News | Legal News

31 October 2016

Uber to appeal tribunal judgment

Uber has announced it will appeal the tribunal judgment that its drivers should have protected employment rights, a ruling which could affect thousands of the firm's workers.

The Central London Employment Tribunal ruled that workers for the taxi-app firm are entitled to holiday pay, a guaranteed minimum wage and breaks.

The GMB union says the outcome of the case could have "major" implications for more than 30,000 drivers across England and Wales.

James Farrar and Yaseen Aslam brought the case on behalf of 19 Uber drivers who argued they were formally employed by the based company and not self-employed as designated by Uber.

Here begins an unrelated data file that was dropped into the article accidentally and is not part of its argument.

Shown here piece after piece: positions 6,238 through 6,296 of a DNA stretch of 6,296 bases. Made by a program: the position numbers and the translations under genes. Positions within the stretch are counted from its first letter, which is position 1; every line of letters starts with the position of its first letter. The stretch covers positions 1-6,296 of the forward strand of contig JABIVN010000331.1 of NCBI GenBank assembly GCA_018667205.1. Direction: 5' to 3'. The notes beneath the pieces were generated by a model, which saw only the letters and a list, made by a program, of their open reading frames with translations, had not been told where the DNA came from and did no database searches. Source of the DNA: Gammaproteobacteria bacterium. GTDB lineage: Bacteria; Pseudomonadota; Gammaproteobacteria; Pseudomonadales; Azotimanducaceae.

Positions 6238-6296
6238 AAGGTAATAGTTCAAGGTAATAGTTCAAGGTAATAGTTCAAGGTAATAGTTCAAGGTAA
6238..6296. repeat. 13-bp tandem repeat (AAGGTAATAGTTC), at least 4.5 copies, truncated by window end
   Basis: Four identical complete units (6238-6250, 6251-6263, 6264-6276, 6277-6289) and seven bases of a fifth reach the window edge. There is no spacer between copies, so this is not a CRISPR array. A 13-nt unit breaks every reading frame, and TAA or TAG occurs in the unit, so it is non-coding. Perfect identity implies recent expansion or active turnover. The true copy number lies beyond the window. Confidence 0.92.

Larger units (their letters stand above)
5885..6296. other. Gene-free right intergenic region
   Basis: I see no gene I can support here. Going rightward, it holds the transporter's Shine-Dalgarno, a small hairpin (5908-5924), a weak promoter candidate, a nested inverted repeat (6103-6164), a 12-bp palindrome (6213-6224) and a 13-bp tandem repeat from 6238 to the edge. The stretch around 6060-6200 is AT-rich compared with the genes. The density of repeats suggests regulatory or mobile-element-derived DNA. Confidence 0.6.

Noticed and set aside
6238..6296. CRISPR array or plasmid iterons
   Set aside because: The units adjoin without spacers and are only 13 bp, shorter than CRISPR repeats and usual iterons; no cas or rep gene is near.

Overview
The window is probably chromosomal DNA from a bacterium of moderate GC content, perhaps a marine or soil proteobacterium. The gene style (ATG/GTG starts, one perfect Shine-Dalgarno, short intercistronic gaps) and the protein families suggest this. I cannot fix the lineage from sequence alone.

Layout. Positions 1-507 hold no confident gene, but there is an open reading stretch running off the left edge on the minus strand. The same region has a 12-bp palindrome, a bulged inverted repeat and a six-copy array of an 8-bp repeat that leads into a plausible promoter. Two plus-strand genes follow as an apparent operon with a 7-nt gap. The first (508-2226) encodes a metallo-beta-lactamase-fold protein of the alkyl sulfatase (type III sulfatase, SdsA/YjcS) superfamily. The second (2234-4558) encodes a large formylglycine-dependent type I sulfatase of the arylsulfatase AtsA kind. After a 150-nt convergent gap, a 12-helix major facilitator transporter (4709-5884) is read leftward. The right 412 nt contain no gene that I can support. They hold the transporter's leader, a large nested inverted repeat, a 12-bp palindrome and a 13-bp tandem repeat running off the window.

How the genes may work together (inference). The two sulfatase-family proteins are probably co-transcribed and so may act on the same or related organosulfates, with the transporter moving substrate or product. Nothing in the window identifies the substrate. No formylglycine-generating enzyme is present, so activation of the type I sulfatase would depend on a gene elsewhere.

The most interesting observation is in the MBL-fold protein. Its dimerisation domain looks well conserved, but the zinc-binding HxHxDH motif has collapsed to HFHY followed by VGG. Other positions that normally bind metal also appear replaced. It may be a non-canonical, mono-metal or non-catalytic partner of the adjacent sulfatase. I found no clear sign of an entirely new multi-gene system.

In the judgment it said: "The notion that Uber in London is a mosaic of 30,000 small businesses linked by a common platform is faintly ridiculous."

The GMB's legal director Maria Ludkin said: "This is a monumental victory that will have a hugely positive impact on over 30,000 drivers in London and across England and Wales and for thousands more in other industries where bogus self-employment is rife.

"Uber drivers and other directed workers do have legal rights at work. The question for them now is how those rights are enforced in practice. The clear answer is that the workforce must combine into the GMB union to force the company to recognise these rights and to negotiate fair terms and conditions for the drivers."

Jo Bertram, the company's regional general manager, said: "Tens of thousands of people in London drive with Uber precisely because they want to be self-employed and their own boss.

"The overwhelming majority of drivers who use the Uber app want to keep the freedom and flexibility of being able to drive when and where they want. While the decision of this preliminary hearing only affects two people we will be appealing it."

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